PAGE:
Measurements of volcanic tephra fallout deposits provide useful information about the magnitude and intensity of explosive volcanic eruptions and potential for remobilization of deposits as dangerous volcanic flows. However, gathering information in the vicinity of erupting craters is extremely dangerous, and moreover, it is often quite difficult to determine deposit thickness proximal to volcanic craters because the thickness of the deposit is too great to easily measure; thus, airborne remote sensing technologies have generally been utilized during the intermission between eruptions. As an alternative tool, a muographic tephra deposit monitoring system was developed in this work. Here we report the performance of this system by applying the muographic data acquired at Sakurajima volcano, Japan as an example. By assuming the average density of the deposit was 2.0 g cm−3, the deposit thicknesses measured with muography were in agreement with the airborne results, indicating that volcanic fallout built up within the upper river basin, showed its potential for monitoring the episodic tephra fallouts even during eruptions.
Explosive volcanic eruptions produce tephra fallout, consisting of juvenile magma and older rock fragments that bring multi-aspect effects to the atmosphere and land surface1. The unconsolidated tephra fallout deposits in the river basin can evolve to form rainfall-triggered lahars (RTLs), which pose a significant hazard to downstream infrastructure2. Lahars are gravity-driven, rapid movements of material composed of a mixture of rock debris and water (in flux > 103 m3 s−1), which pose significant secondary hydrologic hazards3. RTLs can often bury floodplains and devastate the environment located at downstream areas of rivers4. After the continuous discharge of volcanic ash and gas for extended periods, the surrounding vegetation is lost, and the land surface is covered with fine-grained volcanic ash. The vegetation losses reduce soil stability5, and ash deposits reduce the surface permeability. As a consequence, the erosion of the land surface is accelerated by the surface runoff, and rills and gullies are developed6 in particular on steeper slopes7. This geographical alteration allows lahars to be triggered by smaller rainfalls. Relationships between post-eruption RTLs and rainfall intensity/duration have been studied at Colima, Mexico8, Melapi, Indonesia9 and Pinatubo, Philippines10. They all show a power-law relationship between intensity and duration of rainfalls that triggered lahars. The RTL initiations are controlled by many variable factors including (A) deposit thickness11, (B) compaction11, (C) soil grain size distribution12, (D) vegetation cover5, (E) rainfall intensity and duration13, (F) antecedent rainfall14, and (G) the slope angle of the land12. There are other motivations to know the thicknesses of tephra deposits and their granulometry15,16. For example, volcano scientists try to determine the magnitude of eruptions by integrating thickness measurements17. Muography gives a continuous record of thickness variation; hence a potential to improve these estimates. Near volcanic vents, thickness is usually constrained to a few measurements using traditional methods18. Ground penetrating radar is sometimes used to determine deposit thickness, but cannot be done remotely18.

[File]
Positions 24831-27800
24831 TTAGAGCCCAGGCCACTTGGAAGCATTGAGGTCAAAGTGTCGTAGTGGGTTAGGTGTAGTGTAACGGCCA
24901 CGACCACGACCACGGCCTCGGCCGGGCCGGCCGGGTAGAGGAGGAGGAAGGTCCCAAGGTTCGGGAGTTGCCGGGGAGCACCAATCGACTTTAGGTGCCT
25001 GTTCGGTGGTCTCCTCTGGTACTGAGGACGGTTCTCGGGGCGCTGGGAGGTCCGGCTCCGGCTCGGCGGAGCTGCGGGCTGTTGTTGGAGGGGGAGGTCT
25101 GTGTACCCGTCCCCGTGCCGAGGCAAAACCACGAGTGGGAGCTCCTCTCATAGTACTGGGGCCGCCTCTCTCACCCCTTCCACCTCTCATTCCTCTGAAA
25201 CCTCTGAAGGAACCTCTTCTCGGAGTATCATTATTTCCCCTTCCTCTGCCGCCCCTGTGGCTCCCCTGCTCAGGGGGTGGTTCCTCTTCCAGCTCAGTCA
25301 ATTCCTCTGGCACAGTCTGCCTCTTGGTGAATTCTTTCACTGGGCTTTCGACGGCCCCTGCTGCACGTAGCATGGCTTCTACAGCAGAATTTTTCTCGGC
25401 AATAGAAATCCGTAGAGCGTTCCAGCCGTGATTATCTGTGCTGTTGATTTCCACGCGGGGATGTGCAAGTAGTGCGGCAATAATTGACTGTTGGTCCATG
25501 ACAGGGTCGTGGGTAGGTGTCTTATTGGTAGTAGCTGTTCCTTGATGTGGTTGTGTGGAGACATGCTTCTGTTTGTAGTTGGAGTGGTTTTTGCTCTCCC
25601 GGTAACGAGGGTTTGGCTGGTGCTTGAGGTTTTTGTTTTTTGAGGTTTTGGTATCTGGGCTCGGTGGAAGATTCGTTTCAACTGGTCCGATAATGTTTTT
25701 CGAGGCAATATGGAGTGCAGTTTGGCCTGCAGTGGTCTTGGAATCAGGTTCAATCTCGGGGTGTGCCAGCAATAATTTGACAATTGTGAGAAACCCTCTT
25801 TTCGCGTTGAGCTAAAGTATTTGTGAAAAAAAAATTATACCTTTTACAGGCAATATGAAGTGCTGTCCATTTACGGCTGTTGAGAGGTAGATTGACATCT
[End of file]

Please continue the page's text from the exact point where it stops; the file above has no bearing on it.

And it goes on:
Airborne laser scanning measurements have been conducted to provide alternative information on the deposit and erosion at erupting volcanoes19. However, due to the high costs, frequent airborne measurements are impractical.